Rutgers New Jersey Medical School and University Hospital Welcome Internationally Renowned Cardiologist in Time for World Heart Day
Triple Board Certified Doctor Will Serve as Professor of Medicine at NJMS; Section Chief at University Hospital, and Director of the Arrhythmia Institute
NEWARK, NJ – Rutgers New Jersey Medical School (NJMS) and University Hospital today formally announced the hire of Dr. Emad Aziz, who will serve as a Professor of Medicine at NJMS, and the Section Chief of Cardiac Electrophysiology and the Director of the Arrhythmia Institute at University Hospital.
Dr. Aziz is triple certified by the American Osteopathic Board of Internal Medicine, the American Osteopathic Board of Cardiology and Cardiac Electrophysiology.
Officials at NJMS and University Hospital noted the announcement of Dr. Aziz's hire is especially timely, as Sept. 29 is officially designated as "World Heart Day."
Heart disease is the leading cause of death for both men and women in the United States, according to the CDC.
"We recruited Dr. Aziz to create a state-of-the-art program in electrophysiology, in order to provide first rate cardiac care to our patients in Newark and throughout New Jersey," said Dr. Marc Klapholz, Professor and Chair, Department of Medicine at Rutgers New Jersey Medical School and Chief of Medical Service at University Hospital. "We are excited about his vision and look forward to all we will accomplish together on behalf of our patients, trainees, students, and the community at large."
“We are incredibly excited to welcome Dr. Aziz to the University Hospital and Rutgers New Jersey Medical School families,” said Dr. Shereef Elnahal, CEO and President of University Hospital. “Heart disease is a significant health concern that disproportionately impacts our community. The new Arrhythmia Institute at University Hospital continues our commitment to providing world-class care that is tailored to the needs of our patients.”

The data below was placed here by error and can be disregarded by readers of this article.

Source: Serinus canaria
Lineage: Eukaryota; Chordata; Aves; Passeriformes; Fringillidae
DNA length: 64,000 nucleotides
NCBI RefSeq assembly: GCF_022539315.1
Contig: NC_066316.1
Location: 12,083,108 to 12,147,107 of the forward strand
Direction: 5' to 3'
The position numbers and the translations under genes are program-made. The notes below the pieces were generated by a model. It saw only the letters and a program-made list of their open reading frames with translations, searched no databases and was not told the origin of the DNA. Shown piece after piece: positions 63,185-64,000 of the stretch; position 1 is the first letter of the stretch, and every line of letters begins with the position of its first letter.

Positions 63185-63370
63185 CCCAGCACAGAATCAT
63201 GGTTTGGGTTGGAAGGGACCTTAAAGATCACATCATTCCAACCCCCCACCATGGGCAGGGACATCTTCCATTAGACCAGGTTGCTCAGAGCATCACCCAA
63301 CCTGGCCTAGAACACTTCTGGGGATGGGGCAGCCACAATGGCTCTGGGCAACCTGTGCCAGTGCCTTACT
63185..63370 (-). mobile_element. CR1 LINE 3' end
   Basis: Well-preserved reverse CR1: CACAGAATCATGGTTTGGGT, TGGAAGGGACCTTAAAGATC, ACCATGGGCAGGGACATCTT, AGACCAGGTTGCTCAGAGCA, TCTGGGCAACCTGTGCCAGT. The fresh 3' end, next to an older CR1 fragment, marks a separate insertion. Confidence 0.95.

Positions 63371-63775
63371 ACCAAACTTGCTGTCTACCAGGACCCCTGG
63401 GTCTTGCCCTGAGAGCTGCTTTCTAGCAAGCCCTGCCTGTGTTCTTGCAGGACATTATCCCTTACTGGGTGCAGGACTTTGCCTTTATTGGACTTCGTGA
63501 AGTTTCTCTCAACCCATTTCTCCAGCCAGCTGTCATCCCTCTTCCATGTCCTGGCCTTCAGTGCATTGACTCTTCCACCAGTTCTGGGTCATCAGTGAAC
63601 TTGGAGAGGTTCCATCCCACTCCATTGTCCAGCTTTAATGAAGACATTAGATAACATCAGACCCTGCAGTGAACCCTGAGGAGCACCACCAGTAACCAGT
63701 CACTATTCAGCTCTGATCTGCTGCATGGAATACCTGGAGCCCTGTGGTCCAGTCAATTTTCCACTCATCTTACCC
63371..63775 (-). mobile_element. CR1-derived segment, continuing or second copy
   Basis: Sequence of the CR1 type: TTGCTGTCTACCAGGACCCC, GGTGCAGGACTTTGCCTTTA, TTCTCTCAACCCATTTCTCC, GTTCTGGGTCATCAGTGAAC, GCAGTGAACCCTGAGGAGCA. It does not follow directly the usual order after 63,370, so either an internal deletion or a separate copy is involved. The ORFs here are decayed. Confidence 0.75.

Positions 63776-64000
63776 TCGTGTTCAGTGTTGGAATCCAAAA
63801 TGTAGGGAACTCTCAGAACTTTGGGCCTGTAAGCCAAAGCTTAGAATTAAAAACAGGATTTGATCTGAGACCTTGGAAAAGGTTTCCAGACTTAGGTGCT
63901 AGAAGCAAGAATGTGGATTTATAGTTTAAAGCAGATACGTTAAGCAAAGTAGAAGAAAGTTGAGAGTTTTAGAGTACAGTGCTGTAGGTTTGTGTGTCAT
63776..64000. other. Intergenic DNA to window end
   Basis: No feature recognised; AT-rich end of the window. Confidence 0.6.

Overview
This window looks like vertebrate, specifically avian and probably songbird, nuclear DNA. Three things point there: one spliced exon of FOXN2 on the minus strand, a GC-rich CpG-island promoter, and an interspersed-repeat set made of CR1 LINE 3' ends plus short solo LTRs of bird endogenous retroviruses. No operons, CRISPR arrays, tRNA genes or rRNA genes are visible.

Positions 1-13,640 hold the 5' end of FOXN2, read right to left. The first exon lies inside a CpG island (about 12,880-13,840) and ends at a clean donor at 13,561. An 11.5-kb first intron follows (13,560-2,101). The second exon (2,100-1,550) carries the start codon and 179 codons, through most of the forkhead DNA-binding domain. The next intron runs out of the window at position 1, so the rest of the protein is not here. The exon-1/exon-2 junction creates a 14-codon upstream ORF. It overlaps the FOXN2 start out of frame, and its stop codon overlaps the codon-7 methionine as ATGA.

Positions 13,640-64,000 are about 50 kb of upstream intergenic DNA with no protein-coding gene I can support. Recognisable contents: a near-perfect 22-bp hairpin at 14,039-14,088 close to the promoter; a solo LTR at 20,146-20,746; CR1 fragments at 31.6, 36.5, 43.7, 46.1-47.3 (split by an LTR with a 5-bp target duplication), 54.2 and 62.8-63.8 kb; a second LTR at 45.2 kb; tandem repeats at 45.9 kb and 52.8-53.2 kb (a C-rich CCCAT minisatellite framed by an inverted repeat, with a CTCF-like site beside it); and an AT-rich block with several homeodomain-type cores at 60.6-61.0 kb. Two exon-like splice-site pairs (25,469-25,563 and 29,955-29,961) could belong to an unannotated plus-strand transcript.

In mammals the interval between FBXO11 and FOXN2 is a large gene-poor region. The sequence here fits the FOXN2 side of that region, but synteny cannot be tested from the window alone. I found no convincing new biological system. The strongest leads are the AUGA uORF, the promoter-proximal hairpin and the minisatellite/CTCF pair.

Prior to his hire, Dr. Aziz was an Associate Professor of Medicine at the Ichan School of Medicine at Mount Sinai, where he also served as the Chief of Cardiac Electrophysiology, the Director of Cardiovascular Research, and the Associate Director of Cardiovascular Fellowship at Mount Sinai St. Luke’s Hospital. He is also a fellow of the American College of Cardiology and the Heart Rhythm Society.
Dr. Aziz attended the Faculty of Medicine of Alexandria University in Egypt, and the New York College of Osteopathic Medicine in Westbury, New York. He completed his residency training in internal medicine and fellowships in cardiology and clinical cardiac electrophysiology at St. Luke’s-Roosevelt Hospital Center, and the University Hospital of Columbia University College of Physicians and Surgeons. He also completed a fellowship in Advanced Heart Failure at Montefiore-Einstein Heart Institute.
A highly regarded lecturer who has appeared at national and international conferences, Dr. Aziz has given hundreds of presentations to colleagues across the globe. He is also trilingual, speaking English, Spanish, and Arabic fluently.
His research interests include: Atrial fibrillation, ventricular tachycardia, Syncope, Advanced Cardiac device implantation for advanced Heart failure, Stroke Management, Laser Lead Management and Advanced Therapies in Central Sleep Apnea.
Despite nationwide efforts to reduce the incidence of heart disease, studies have shown that the risk persists for low-income Americans, who are still more likely to be diagnosed with cardiovascular conditions than high-income individuals.
At Rutgers New Jersey Medical School and University Hospital, Dr. Aziz hopes to initiate a new programmatic approach, and bolster ongoing efforts to improve access to higher levels of sophisticated, quality cardiac and arrhythmia care for people living in underserved communities.
“Being a physician is a privilege, and it is my utmost pledge to our University Hospital patients and NJMS students, to provide state-of-the-art patient-oriented therapies for heart rhythm abnormalities, while maintaining a regional, national and international leadership role in advancing cardiac arrhythmia research, education and health care delivery standards.”